The evidence found at the scene, including the ransom note, lead one to believe that Patsy and John Ramsey were involved with their daughters murder. The ransom note Patsy found on the staircase was not only handwritten and unusually lengthy, but it was also written on Patsy’s notepad with her sharpie (The Forensic Outreach Team). This means the writer most likely wrote the lengthy note in the Ramsey house. According to retired FBI Supervisory Special Agent/Profile, Jim Clemente and other experts, the note would have taken the writer 21 and a half minutes to write (CBS Real Crime). This points to Patsy and John, because it is unlikely that an intruder would have 21 minutes to spend inside the Ramsey house without raising suspicion or getting caught.
The spelling in the ransom note was also unusual. The words “business” and “possession” were misspelled. According to forensic linguistics expert James Fitzgerald, “misspelling serves as an element for disguise” (CBS Real Crime). The writer may have purposely misspelled words to conceal things about themselves such as his or her level of education. Both John and Patsy Ramsey “went to big state schools. . . Michigan State University and West Virginia University” (Lee). It is likely that the Ramsey parents misspelled these words to hide their college educations. Forensic linguistics expert James Fitzgerald also recognized a similarity between the writing in the note and Patsy Ramsey’s own handwriting. He specifically stated, “the font-style printing is a feminine trait . . . Patsy Ramsey used this letter-form in her handwriting” (CBS Real Crime). It is unusual for both handwriting’s to come from the same household and to be so close.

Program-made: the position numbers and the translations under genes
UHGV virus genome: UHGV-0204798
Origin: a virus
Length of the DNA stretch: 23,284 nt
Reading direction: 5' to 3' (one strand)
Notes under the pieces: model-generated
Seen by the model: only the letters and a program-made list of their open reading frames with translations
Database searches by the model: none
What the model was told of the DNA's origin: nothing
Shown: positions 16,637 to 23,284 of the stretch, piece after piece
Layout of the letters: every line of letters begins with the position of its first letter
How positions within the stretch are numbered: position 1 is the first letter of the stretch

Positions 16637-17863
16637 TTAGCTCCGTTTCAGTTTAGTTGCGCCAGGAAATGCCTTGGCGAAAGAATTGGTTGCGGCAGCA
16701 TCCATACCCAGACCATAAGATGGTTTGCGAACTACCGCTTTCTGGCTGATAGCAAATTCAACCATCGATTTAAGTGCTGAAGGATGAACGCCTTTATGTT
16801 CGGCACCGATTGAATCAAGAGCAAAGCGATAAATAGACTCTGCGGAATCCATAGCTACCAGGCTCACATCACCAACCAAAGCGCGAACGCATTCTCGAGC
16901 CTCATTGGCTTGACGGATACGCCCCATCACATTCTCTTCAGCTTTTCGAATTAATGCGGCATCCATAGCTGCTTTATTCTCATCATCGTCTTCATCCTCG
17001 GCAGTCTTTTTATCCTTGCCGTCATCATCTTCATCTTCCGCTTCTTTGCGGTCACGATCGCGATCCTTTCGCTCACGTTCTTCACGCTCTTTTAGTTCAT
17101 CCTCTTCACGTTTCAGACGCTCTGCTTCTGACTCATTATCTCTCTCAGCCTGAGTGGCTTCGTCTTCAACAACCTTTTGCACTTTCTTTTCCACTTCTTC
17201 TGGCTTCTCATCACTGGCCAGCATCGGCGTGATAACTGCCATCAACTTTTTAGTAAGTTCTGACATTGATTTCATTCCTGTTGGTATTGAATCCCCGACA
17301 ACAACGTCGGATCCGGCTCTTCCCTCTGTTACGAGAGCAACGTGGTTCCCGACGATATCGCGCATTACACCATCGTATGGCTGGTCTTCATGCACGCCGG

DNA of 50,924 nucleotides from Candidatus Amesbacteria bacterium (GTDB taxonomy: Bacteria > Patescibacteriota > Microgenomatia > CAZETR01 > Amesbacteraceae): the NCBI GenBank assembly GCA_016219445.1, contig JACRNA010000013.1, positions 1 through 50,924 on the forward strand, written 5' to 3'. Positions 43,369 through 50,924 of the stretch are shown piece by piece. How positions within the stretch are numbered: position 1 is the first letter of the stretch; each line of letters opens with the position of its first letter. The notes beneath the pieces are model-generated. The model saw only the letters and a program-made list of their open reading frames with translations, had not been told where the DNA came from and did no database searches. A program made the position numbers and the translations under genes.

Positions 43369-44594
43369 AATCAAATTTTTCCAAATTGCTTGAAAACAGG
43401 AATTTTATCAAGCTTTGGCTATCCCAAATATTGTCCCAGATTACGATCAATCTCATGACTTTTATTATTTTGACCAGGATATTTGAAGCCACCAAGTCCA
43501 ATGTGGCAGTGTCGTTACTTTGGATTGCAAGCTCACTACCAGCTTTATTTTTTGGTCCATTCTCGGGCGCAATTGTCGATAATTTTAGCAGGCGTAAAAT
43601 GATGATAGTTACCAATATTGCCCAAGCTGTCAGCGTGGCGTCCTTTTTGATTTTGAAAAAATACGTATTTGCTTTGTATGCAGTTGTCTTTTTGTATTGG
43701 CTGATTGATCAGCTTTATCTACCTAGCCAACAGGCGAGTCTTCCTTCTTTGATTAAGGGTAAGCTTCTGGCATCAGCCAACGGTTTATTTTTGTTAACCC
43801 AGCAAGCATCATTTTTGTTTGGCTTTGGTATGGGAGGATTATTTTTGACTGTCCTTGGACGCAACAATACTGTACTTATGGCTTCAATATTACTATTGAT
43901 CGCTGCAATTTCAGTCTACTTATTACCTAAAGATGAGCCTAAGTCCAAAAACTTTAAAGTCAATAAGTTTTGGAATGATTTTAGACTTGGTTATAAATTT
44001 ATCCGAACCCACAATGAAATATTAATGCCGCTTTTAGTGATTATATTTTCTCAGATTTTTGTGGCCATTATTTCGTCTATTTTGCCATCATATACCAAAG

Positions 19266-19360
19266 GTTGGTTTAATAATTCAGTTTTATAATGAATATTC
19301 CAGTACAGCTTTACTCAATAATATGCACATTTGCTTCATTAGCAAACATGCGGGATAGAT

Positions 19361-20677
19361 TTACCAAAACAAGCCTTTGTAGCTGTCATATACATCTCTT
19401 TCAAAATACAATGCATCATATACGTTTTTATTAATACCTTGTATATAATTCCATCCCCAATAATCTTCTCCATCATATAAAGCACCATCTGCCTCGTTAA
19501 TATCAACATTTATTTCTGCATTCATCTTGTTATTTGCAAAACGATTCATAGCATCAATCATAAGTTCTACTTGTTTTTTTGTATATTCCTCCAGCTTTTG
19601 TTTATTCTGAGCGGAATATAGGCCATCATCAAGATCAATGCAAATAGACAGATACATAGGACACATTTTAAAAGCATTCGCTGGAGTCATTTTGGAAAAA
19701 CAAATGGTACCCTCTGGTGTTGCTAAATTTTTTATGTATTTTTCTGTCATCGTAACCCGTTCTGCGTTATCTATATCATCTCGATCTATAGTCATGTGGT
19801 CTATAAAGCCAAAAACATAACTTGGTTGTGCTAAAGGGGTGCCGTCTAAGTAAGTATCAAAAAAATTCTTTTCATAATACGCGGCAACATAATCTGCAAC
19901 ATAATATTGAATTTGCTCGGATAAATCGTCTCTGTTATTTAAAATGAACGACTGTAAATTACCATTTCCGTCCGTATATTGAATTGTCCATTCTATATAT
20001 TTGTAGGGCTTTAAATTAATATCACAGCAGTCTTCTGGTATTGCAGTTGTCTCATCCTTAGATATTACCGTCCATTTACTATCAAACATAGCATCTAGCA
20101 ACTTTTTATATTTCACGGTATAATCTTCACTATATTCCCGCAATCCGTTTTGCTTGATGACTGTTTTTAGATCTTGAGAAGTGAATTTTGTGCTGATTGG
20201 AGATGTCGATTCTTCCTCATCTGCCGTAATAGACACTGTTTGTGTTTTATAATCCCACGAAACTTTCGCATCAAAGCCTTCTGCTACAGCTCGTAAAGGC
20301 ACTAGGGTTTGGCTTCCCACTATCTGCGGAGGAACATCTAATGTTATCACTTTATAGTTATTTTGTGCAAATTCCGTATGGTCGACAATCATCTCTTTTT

Another unusual aspect of the ransom note was the tone. According to Forensic Document Examiner Brenda Anderson, “this fake ransom note has less emotion than a typical anonymous threat” (CBS Real Crime). When a writer is trying to threaten or scare someone, he or she will emphasize certain words, however, the ransom note writer did not. This lack of emotion leads to John and Patsy as the writers because there was no real threat. If John and Patsy already knew their daughter wasn’t kidnapped, there would be no reason for them to make an extreme effort to add threats. The length, spelling, handwriting, and lack of emotion in the note point to John and Patsy’s involvement in staging their daughters kidnapping. The note pad and sharpie used also tie to that conclusion as well.